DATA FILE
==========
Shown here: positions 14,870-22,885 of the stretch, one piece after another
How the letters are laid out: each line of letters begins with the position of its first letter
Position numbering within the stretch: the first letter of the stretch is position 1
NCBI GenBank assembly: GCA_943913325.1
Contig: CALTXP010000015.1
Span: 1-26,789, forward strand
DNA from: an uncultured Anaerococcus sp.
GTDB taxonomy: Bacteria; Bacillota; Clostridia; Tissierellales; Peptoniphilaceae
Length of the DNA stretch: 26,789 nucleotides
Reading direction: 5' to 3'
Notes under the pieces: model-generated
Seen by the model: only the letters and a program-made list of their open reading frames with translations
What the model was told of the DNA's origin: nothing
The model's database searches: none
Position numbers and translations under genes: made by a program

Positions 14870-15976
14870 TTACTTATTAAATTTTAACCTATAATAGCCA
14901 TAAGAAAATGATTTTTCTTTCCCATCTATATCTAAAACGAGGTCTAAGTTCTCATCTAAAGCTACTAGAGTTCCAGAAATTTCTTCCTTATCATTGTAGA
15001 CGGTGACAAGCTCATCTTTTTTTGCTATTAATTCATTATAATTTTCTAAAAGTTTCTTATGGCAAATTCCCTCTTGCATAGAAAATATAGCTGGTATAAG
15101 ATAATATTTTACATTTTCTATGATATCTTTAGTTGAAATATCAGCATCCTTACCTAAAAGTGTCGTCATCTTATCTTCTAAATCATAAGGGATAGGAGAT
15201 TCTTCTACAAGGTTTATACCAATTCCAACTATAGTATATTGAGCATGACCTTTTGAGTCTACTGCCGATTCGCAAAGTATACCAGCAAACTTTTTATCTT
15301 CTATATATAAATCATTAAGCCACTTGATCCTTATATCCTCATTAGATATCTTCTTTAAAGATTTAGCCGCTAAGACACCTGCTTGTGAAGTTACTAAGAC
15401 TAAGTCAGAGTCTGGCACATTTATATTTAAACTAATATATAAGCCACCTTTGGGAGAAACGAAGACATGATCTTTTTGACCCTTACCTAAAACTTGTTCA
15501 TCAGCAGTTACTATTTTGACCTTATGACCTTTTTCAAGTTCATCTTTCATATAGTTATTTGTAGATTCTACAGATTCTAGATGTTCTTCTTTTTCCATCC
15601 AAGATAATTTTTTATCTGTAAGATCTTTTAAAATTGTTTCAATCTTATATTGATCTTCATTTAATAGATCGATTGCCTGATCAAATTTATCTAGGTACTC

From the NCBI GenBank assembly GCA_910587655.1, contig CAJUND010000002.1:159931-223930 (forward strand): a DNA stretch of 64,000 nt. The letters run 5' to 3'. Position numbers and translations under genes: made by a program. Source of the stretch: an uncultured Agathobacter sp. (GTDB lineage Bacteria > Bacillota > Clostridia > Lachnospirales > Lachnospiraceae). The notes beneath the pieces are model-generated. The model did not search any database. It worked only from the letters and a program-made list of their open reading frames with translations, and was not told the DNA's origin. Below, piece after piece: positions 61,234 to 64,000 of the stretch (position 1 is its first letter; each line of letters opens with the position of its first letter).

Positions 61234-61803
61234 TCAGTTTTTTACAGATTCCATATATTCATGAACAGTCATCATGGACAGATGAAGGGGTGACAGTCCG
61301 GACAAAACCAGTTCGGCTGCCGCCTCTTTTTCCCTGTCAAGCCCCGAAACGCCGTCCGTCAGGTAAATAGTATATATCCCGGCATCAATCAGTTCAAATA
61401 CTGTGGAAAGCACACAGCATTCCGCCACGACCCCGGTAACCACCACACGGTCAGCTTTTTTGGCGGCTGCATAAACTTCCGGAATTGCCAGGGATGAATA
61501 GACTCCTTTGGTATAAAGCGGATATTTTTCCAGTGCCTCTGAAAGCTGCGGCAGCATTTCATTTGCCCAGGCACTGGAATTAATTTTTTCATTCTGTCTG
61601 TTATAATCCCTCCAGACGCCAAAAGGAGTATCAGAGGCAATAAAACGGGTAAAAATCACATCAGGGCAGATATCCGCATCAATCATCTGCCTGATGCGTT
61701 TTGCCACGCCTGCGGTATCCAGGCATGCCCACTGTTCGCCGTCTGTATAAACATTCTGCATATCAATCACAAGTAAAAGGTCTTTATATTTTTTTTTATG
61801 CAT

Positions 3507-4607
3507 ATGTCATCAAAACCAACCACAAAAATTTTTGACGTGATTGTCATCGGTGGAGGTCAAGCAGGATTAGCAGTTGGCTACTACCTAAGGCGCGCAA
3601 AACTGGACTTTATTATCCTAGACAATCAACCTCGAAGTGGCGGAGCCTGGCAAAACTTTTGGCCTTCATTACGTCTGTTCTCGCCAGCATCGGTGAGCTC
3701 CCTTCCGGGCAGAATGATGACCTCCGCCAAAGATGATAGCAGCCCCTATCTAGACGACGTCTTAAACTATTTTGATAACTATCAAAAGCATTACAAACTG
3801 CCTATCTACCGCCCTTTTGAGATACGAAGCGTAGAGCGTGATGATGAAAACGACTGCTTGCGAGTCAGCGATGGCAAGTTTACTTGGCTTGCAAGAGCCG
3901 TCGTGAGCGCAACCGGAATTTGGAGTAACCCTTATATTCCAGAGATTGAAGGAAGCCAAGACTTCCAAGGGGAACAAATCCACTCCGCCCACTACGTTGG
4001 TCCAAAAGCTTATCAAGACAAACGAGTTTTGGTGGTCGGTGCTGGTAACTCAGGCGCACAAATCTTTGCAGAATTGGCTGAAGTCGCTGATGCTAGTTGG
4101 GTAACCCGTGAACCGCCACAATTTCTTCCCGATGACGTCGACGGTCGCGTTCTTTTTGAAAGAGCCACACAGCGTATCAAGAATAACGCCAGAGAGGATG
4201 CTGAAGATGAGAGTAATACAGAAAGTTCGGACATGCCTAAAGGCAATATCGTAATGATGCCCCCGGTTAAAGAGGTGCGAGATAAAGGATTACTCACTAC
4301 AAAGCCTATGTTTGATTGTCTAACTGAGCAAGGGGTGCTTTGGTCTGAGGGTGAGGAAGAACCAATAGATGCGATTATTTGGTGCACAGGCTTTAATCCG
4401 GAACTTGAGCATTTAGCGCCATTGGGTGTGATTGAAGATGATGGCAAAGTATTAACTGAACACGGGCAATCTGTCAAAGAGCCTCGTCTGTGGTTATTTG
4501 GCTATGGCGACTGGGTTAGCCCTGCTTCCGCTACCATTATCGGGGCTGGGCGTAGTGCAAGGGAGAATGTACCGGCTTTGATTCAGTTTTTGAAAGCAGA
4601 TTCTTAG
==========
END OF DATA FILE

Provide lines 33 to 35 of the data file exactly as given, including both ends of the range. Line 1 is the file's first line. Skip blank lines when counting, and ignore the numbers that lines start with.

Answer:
61701 TTGCCACGCCTGCGGTATCCAGGCATGCCCACTGTTCGCCGTCTGTATAAACATTCTGCATATCAATCACAAGTAAAAGGTCTTTATATTTTTTTTTATG
61801 CAT

Positions 3507-4607